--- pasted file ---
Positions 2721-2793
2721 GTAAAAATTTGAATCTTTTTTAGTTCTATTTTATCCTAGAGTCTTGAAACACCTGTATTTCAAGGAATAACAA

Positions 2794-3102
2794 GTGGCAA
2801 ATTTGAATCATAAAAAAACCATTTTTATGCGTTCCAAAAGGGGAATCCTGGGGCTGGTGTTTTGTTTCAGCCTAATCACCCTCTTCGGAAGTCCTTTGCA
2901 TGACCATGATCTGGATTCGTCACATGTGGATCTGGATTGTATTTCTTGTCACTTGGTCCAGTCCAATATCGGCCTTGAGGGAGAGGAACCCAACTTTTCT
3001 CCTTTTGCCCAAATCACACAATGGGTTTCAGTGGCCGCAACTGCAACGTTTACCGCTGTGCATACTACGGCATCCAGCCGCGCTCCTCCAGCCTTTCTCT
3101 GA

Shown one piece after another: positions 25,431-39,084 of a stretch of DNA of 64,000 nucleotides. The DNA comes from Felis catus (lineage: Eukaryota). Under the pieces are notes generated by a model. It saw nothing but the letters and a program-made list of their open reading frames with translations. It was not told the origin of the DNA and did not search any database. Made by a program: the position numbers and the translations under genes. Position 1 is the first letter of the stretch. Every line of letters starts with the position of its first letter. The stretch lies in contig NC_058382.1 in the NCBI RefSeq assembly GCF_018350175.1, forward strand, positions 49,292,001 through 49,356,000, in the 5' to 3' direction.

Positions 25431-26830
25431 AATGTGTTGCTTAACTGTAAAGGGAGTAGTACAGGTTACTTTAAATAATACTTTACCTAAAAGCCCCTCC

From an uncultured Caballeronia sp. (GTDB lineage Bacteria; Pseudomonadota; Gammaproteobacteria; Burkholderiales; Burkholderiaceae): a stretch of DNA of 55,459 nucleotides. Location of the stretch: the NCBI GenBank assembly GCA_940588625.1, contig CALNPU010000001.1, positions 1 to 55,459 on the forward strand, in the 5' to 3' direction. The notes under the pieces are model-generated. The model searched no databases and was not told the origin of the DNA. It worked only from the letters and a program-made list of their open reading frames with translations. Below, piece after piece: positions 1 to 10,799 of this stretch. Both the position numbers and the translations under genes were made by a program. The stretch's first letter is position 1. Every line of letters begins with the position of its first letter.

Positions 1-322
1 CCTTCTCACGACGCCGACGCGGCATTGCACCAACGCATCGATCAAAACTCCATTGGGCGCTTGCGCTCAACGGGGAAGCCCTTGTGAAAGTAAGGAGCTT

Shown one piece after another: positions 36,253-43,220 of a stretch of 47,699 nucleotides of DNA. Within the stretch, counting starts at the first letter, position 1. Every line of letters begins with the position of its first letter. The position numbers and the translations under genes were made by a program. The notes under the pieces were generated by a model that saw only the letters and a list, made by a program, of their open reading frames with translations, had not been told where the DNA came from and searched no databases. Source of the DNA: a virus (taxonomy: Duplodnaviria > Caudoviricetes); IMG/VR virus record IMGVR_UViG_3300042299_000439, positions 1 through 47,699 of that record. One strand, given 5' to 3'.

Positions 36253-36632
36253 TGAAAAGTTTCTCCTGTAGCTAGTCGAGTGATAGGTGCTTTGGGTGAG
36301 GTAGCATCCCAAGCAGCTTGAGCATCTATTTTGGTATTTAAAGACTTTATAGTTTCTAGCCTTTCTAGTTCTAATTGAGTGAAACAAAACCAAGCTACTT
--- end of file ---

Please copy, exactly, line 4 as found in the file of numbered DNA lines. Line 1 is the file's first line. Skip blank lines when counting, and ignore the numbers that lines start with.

2794 GTGGCAA